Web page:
What can a team of innovative Civil Air Patrol cadets with $300, an AT&T Blackberry, and a weather balloon accomplish? You might be surprised.

Mark Flage, Cadet First Lieutenant at Stevens Point Composite Squadron, recently worked with a group of his colleagues on Project Hyperion, a near-space ballooning experiment conducted on a tight budget. With a local sponsorship of just $300, the cadets set out to learn more about the near-space environment while putting their teamwork skills to the test.

Organizing the experiment, the cadets had to get a little creative. First, they attached a weather balloon to a light cooler, which provided insulation for the electronics. A camera, along with hand warmers to keep it from freezing, sat inside the cooler. The balloon would carry the cooler and camera to space and back, ideally returning with images of the near-space environment.

The question that came up next was, “How do you track it?” The answer: Mom’s AT&T Blackberry, of course!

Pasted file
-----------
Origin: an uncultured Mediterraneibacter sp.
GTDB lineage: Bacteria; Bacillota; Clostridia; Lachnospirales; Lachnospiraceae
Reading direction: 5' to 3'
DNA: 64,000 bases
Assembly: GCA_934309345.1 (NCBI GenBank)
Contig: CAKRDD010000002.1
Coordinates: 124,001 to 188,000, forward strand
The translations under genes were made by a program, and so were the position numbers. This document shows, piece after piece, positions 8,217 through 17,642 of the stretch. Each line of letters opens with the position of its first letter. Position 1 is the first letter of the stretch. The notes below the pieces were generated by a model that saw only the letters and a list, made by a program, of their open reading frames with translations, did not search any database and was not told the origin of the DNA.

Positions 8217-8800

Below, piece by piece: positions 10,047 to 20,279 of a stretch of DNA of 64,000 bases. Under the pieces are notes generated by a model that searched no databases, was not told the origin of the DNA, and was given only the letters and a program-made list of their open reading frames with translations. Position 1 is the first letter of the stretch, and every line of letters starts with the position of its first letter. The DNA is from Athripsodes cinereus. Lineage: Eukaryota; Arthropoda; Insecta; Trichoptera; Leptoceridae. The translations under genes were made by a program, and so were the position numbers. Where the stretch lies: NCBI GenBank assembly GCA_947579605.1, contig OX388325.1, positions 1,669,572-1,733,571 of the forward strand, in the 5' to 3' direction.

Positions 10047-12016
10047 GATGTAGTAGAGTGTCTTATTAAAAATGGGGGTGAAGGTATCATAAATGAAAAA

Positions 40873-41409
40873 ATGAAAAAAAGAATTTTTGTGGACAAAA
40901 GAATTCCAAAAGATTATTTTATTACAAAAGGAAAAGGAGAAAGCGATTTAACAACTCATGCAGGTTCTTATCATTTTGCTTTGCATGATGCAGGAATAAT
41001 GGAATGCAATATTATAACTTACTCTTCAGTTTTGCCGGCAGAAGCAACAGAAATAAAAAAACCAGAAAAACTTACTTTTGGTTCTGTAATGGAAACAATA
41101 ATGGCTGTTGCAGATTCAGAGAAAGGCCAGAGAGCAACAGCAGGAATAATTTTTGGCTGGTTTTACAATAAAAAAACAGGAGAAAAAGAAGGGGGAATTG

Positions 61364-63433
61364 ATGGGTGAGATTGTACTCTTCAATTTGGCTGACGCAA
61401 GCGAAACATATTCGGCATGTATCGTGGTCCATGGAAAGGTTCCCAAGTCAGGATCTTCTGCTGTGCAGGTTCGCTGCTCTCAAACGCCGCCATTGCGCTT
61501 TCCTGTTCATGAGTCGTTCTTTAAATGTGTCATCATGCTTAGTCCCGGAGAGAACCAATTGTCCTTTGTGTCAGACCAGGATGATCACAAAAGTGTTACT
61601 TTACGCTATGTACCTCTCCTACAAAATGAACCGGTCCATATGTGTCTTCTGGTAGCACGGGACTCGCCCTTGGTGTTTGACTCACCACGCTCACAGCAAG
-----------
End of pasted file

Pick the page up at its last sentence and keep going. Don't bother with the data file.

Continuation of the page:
JerriDee Flage had no idea when purchasing her Blackberry that it would be sent to space and back. But once the experiment had been launched, the cadets would need a way of finding it again. After researching and comparing online coverage map for several wireless carriers Mark determined that AT&T’s coverage in the area would provide the best coverage needed for his project. So, the ever-supportive mother became the proud owner of a space-traveling Blackberry. 

Thanks to that Blackberry, the cadets were able to track the location of the experiment on the Internet and when it returned to Earth, they were able to find it again. Inside the cooler, the camera had survived and the images captured were breathtaking.

With a limited budget, the cadets had achieved the same results as many aerospace engineers regularly do with thousands of dollars. The photos show a peaceful, glowing Earth below a thick, swirling blanket of clouds. Seeing the weather from this angle and the environment outside of Earth’s atmosphere provides unique insight for the scientific community.

Project Hyperion was deemed a success by all involved.